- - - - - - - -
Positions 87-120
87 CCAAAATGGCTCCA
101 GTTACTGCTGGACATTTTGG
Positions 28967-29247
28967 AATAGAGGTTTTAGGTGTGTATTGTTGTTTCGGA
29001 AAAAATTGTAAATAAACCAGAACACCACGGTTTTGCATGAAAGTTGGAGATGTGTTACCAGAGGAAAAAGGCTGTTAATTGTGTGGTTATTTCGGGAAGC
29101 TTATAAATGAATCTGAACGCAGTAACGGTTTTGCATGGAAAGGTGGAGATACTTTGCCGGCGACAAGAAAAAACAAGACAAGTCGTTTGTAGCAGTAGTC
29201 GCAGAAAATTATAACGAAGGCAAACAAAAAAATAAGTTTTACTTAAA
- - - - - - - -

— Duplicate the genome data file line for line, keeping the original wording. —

Positions 87-120
87 CCAAAATGGCTCCA
101 GTTACTGCTGGACATTTTGG
Positions 28967-29247
28967 AATAGAGGTTTTAGGTGTGTATTGTTGTTTCGGA
29001 AAAAATTGTAAATAAACCAGAACACCACGGTTTTGCATGAAAGTTGGAGATGTGTTACCAGAGGAAAAAGGCTGTTAATTGTGTGGTTATTTCGGGAAGC
29101 TTATAAATGAATCTGAACGCAGTAACGGTTTTGCATGGAAAGGTGGAGATACTTTGCCGGCGACAAGAAAAAACAAGACAAGTCGTTTGTAGCAGTAGTC
29201 GCAGAAAATTATAACGAAGGCAAACAAAAAAATAAGTTTTACTTAAA